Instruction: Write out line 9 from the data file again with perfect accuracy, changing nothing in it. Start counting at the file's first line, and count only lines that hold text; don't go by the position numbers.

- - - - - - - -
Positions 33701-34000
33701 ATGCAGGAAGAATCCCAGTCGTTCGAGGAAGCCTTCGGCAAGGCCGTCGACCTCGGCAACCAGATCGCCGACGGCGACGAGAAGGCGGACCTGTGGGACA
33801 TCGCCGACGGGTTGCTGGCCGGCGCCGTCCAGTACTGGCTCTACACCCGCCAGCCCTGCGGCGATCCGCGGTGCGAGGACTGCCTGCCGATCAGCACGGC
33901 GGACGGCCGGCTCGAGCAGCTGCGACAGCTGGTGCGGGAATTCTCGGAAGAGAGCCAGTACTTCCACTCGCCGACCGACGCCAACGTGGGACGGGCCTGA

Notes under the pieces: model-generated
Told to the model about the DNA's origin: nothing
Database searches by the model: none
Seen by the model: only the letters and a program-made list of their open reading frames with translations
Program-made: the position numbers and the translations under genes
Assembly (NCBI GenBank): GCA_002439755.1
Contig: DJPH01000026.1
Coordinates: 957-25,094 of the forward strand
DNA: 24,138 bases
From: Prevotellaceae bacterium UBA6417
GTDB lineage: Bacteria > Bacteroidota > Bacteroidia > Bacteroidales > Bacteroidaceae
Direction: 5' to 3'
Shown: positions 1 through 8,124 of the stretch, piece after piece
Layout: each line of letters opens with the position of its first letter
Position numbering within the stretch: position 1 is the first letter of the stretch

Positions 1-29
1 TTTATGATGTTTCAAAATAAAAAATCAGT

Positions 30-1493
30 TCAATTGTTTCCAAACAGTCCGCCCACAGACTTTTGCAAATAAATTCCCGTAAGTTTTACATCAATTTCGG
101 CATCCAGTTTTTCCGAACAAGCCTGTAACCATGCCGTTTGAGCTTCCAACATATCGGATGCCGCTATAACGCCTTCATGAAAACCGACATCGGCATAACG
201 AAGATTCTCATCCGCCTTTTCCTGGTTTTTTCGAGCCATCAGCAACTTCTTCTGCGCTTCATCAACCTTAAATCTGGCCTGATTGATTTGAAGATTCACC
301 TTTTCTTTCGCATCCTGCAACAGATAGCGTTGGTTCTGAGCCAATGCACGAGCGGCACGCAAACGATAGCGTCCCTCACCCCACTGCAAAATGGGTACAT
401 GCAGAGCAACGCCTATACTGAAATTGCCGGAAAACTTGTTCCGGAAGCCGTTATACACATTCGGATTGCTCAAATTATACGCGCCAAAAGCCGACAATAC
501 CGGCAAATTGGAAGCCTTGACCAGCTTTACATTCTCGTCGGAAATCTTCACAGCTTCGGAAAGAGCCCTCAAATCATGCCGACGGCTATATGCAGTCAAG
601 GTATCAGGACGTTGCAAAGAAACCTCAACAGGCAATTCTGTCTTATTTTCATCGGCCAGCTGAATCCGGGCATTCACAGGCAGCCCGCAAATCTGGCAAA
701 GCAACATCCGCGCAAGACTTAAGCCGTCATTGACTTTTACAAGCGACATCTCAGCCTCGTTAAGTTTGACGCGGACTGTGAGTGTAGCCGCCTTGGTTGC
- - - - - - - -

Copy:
Program-made: the position numbers and the translations under genes